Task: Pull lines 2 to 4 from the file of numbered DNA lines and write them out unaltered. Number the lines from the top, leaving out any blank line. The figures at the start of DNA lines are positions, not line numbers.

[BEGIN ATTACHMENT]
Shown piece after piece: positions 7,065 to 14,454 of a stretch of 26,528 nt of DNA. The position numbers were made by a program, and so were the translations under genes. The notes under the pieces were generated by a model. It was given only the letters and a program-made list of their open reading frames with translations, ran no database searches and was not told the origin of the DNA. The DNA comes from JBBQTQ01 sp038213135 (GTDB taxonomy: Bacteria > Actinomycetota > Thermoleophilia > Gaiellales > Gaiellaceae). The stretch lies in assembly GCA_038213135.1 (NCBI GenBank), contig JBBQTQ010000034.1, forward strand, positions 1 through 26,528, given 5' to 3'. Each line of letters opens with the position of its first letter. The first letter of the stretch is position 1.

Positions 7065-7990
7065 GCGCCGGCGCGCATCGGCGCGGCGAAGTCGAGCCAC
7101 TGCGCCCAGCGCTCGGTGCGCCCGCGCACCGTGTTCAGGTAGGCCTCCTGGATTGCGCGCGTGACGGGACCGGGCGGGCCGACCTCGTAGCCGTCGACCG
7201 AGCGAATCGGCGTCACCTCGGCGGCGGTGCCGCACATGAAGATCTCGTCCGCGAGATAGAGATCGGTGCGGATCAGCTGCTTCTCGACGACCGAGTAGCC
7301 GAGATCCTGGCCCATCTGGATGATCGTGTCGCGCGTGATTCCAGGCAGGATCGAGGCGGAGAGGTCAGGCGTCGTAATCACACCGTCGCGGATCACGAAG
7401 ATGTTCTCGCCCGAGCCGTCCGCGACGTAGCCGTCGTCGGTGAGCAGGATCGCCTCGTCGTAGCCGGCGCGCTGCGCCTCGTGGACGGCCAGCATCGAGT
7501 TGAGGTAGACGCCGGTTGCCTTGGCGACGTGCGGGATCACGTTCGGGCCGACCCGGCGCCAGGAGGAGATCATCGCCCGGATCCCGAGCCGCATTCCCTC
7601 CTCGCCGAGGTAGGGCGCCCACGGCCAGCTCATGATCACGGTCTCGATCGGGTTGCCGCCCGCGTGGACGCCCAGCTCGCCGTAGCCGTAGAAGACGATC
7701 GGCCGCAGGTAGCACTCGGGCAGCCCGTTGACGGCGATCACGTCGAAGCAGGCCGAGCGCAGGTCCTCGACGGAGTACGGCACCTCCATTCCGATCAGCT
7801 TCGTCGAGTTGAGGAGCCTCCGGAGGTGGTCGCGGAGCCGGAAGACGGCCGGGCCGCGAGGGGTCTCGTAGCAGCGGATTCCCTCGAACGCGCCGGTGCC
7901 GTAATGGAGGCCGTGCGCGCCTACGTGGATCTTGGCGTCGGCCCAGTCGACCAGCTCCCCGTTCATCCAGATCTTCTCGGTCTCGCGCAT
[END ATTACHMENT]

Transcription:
Positions 7065-7990
7065 GCGCCGGCGCGCATCGGCGCGGCGAAGTCGAGCCAC
7101 TGCGCCCAGCGCTCGGTGCGCCCGCGCACCGTGTTCAGGTAGGCCTCCTGGATTGCGCGCGTGACGGGACCGGGCGGGCCGACCTCGTAGCCGTCGACCG